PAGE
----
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jody franklin
multidisciplinary artist
security and social networking
Over the past year or so I've received several invitations from online friends to join various social networking systems that I'm not yet part of (as if the handful I'm already part of isn't a little too much already.) I found it curious, at first, that some of these invitations came from folks I had long been out of touch with, or sometimes barely knew at all, and, despite the fact they were always form letters, part of me was touched: "gee, that's nice they're thinking of me." In a couple of instances early on, I actually wrote letters to these friends explaining why I didn't wish to join another social networking site at the time, and thanked them for inviting me, all the same.

Gee. I feel a little red in the face about that now. Before I joined Facebook last summer, I had no idea people had the option to give these giant networking corporations access to their email accounts so they could send out letters to everyone on their contacts list. When I realized that, it made me somewhat uneasy. I was only mildly annoyed to know that friends were essentially spamming me, but it really kind of blew my mind that people were giving these companies their passwords and essentially letting them see everybody in their contacts list. Yeah, okay, I get it, they all say "we don't store your passwords" or use the information they've gathered for any other purposes than the one you've expressly given them permission for, but... I'm really skeptical.

Now I'm getting invitations to services like Flock and Wink that will (presumably) ask for my passwords to all of my social networking accounts so they can set up one convenient mega-network for me. I actually did sign up for Wink months ago, but balked when I realized that the only way to effectively use the site would be to give up my passwords. If you get phished on Wink, does it potentially compromise all of your accounts? Are there horror stories out there of people losing a dozen social networking accounts at once? I've know several people who, once phished on MySpace, were simply SOL and had to set up new accounts. Imagine if this happened across your entire network of social networks.

This really seems to fly in the face of everything I've learned about 'net security throughout the years: you know, the standard mantras of "don't share your password with anyone" and "have a different password for every account." Yet I'm supposed to trust faceless start-up corporations with this data. I don't know much about password encryption or all the various data-mining operations these companies get up to. I refuse to add modules to my Facebook profile because I simply have to assume that many of the module developers will harvest my personal information and use it (Facebook in fact warns you before you opt-in, but most of my friends on Facebook use an add-on of one sort or other.)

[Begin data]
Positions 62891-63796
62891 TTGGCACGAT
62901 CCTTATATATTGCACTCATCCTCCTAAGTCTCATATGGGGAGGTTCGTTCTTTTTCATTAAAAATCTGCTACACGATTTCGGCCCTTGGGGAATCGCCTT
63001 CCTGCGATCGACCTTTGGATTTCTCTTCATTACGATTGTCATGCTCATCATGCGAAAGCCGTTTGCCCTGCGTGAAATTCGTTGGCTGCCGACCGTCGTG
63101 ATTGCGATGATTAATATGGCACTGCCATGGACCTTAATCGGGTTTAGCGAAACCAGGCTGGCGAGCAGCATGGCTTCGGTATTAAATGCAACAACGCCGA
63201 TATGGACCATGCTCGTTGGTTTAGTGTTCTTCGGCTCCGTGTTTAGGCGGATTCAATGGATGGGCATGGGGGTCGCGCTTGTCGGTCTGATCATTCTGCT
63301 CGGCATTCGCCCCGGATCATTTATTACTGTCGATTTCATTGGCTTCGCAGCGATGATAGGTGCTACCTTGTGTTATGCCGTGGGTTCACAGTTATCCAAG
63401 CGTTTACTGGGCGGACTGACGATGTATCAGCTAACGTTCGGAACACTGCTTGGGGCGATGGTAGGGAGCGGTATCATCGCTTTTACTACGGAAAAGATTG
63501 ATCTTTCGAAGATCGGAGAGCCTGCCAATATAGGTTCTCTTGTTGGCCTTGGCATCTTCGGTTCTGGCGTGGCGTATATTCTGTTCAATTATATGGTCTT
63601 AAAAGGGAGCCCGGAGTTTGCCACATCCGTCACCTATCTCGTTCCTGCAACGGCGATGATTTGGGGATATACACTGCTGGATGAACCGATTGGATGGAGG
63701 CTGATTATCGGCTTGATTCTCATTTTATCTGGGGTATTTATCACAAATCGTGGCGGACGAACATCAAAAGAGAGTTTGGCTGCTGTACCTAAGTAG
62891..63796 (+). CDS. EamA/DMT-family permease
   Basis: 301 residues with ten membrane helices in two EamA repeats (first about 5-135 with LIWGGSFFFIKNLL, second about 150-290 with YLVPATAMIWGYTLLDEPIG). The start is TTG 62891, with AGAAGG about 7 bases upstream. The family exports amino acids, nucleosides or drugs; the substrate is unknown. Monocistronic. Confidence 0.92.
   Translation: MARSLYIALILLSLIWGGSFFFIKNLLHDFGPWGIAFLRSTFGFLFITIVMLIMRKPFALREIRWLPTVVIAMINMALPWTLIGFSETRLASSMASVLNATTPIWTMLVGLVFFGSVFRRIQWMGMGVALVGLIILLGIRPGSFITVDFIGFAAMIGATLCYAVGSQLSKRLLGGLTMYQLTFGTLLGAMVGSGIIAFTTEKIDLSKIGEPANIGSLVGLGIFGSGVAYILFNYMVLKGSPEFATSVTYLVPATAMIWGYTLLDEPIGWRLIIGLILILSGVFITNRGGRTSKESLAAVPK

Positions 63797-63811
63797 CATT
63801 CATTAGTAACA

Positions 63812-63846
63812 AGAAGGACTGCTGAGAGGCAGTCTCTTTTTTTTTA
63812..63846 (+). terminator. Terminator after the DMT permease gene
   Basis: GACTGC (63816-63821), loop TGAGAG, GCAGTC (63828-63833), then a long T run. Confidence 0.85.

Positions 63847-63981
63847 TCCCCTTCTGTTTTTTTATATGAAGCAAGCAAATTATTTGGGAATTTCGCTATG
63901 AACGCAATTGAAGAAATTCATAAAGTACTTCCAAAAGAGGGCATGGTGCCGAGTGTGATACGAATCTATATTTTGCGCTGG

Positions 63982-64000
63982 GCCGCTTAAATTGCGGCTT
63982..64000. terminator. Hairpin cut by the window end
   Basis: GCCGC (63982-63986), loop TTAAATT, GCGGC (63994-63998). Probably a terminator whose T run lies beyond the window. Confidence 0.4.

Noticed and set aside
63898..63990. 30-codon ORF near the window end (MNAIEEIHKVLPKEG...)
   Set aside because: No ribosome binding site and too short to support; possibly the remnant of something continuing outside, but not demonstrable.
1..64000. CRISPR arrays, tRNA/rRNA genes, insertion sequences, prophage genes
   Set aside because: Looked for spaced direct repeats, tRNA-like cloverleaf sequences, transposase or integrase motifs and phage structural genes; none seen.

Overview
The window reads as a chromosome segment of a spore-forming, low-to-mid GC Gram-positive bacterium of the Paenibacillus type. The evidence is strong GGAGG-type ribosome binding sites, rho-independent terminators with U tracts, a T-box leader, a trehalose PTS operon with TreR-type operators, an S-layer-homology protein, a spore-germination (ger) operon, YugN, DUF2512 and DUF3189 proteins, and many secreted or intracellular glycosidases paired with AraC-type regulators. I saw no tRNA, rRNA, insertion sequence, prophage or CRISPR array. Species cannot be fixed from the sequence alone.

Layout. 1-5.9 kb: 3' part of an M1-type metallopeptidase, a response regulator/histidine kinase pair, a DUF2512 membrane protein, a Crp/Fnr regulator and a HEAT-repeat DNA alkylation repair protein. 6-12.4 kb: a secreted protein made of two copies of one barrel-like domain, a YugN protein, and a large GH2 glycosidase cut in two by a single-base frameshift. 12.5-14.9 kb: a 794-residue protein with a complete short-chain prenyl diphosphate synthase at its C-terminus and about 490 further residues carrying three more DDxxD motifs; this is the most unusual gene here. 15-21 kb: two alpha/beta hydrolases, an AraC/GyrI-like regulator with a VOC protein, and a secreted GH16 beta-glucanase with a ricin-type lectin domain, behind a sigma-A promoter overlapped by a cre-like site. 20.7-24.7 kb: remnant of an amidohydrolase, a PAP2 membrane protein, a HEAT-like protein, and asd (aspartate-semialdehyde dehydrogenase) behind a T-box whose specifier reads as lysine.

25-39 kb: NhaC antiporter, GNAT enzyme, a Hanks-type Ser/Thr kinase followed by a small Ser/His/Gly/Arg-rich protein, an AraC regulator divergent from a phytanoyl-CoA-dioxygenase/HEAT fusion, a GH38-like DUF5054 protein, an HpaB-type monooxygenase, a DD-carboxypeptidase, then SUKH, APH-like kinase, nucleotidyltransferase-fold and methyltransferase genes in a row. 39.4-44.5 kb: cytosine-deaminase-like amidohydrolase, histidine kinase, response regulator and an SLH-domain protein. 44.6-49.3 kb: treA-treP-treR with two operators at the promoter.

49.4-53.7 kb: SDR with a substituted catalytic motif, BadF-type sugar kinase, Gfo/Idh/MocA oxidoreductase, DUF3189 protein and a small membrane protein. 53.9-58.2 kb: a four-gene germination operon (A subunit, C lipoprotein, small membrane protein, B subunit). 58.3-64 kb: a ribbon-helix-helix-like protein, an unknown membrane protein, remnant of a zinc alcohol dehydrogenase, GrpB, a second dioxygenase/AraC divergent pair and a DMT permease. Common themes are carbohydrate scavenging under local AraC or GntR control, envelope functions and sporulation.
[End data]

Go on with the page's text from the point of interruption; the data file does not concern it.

But here I see thousands, millions, of wired Web 2.0 types just diving right into this stuff, signing up for Flock, giving companies access to their email, adding dodgy applications to their Facebook profiles.

What do y'all think about this? Am I being paranoid? Have you willingly given up your email account passwords and/or passwords to social networking sites to any of these companies? Should I just say, "sure, [social networking start-up], I don't know you, but I'll trust you when you say there's no harm in giving up my passwords to you?"
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sciencequeen From: sciencequeen Date: February 22nd, 2008 06:13 am (UTC) (Link)
What makes that more likely on FB or MySpace than anywhere else, really?

Good thing Firefox warns me when I'm about to get phished on MySpace!

Hey add me to crackbook! Stephanie Hendy (yes I'm using my real name because of school, I'm running for their student union)
jodymeme From: jodymeme Date: February 24th, 2008 11:33 pm (UTC) (Link)
You've been added!
luxsmitten From: luxsmitten Date: February 22nd, 2008 07:45 am (UTC) (Link)
hi jody!
i too am creeped out about the invasion of privacy and the vulnerability we are experiencing both in our reliance on these social networking tools, and their alterior motives. but i have recently come to believe that phishing can be done through more than just getting your password on a single sight. i believe them when they say they are erased, but there's ways of hacking that i think, or getting into your computer files that save your passwords for you. i think theres something called password safe or password box or something...anyways, i just found out about this. there are security holes in forum software that can allow someone to break in to your computer. do you have a password for your computer? because there are ways to get inside, to all of your files, and even lock you out! I was told one should have an admin log in and a user log in, and don't ever log in as admin. there are probrably many amongst our firends that would know more about hacking then lil ol me. i'm thinking of tempus for some reason. I just cross my fingers and use a program called crap cleaner, that erases all your cookies and other downloaded spammy robots. and i use fire walls and secure internet connections, not floaty wireless for when i' feeling paranoid. i'm glad you posted about this, i'll be reading the other replies.